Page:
SOC 340 Ethnicity and Immigration

SOC 350 Psychosocial Aspects of Disability

SOC 360 Sociology of Work and Leisure

SOC 367 Globalization and the World System

SOC 370 Urban Sociology

SOC 371 Media and the Margins

SOC 372 Institutions of Control

SOC 374 Mass Media in Modern Society

SOC 376 Social Change

SOC 378 Social Planning

SOC 380 Sociology of Organizations

SOC 410 Sociological Issues

SOC 420 Birth and Death

SOC 427 Sociology of Language

SOC/ANT 400 Research Seminar in Sociology/Anthropology

Spanish

Spanish (BA)

Spanish Minor

Spanish Courses

SPN 101 Spanish Conversation I

SPN 102 Spanish Conversation II

SPN 112 Basic Spanish I (Closed to Native Speakers)

SPN 113 Basic Spanish I (Closed to Native Speakers)

SPN 114 Basic Spanish II (Closed to Native Speakers)

SPN 120 Intensive Spanish I

SPN 213 Continuing Spanish I (Closed to Native Speakers)

SPN 215 Continuing Spanish II

SPN 219 Intensive Spanish for Heritage Speakers

SPN 220 Intensive Spanish II

SPN 313 Advanced Communication Skills

SPN 315 Advanced Composition

SPN 316 Introduction to Hispanic Linguistics

SPN 319 Introduction to Translation

SPN 320 The Civilization of Spain

SPN 325 The Civilization of Pre-Colombian Spanish America

SPN 330 The Civilization of Spanish America

SPN 339 Spanish Society and Literature through 1700

SPN 340 An Introduction to the Literature of Spain

SPN 341 Spanish Society and Literature from 1700 to the Present

SPN 342 Spanish American Society and Literature through Modernism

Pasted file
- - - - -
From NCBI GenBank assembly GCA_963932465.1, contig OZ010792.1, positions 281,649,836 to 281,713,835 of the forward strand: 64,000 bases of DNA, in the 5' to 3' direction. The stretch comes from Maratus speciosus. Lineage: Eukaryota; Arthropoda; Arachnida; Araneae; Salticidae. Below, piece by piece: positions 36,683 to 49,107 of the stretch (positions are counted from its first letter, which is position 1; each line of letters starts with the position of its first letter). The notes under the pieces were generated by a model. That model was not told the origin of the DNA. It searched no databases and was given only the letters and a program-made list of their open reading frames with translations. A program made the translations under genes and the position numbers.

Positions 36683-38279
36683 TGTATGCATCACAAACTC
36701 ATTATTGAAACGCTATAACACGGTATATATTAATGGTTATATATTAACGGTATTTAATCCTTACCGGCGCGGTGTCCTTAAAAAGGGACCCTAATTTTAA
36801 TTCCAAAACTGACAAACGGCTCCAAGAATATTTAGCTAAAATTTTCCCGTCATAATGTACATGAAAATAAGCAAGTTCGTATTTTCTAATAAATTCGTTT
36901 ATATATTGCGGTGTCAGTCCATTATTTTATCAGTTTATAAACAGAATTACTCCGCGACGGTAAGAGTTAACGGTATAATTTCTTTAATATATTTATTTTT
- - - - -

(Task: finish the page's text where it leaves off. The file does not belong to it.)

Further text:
SPN 343 Spanish American Society and Literature from Modernism to the 21st Century

SPN 345 Spanish Theater

SPN 350 Introduction to Spanish American Literature

SPN 352 Studies in Spanish American Literature and Culture I

SPN 359 Studies in Peninsular Spanish Literature and Culture I

SPN 425 The Golden Age of Spanish Drama

SPN 430 Cervantes: Don Quixote and Other Works

SPN 450 The Modern Spanish Novel

SPN 452 Studies in Spanish American Literature and Culture II

SPN 453 Modernism and The Generation of 98

SPN 455 The Modern Spanish American Novel

SPN 459 Studies in Peninsular Spanish Literature and Culture II

SPN 462 Lorca and the Spanish Poetry of the 20th Century

SPN 463 Spanish American Poetry from Modernism to the 21st Century

SPN 465 Spanish Theater in the 20th Century

SPN 470 Spanish American Theater in the 20th Century

SPN 475 The Contemporary Spanish American Short Story

SPN 480 Literature of the Hispanic Caribbean

Student Professional Development

Women’s, Gender, and Sexuality Studies

Women’s, Gender, and Sexuality Studies (BA)

Women’s, Gender, and Sexuality Studies Minor

Women's, Gender, and Sexuality Studies Courses

Faculty and Staff

Appendix

Travel Information

Index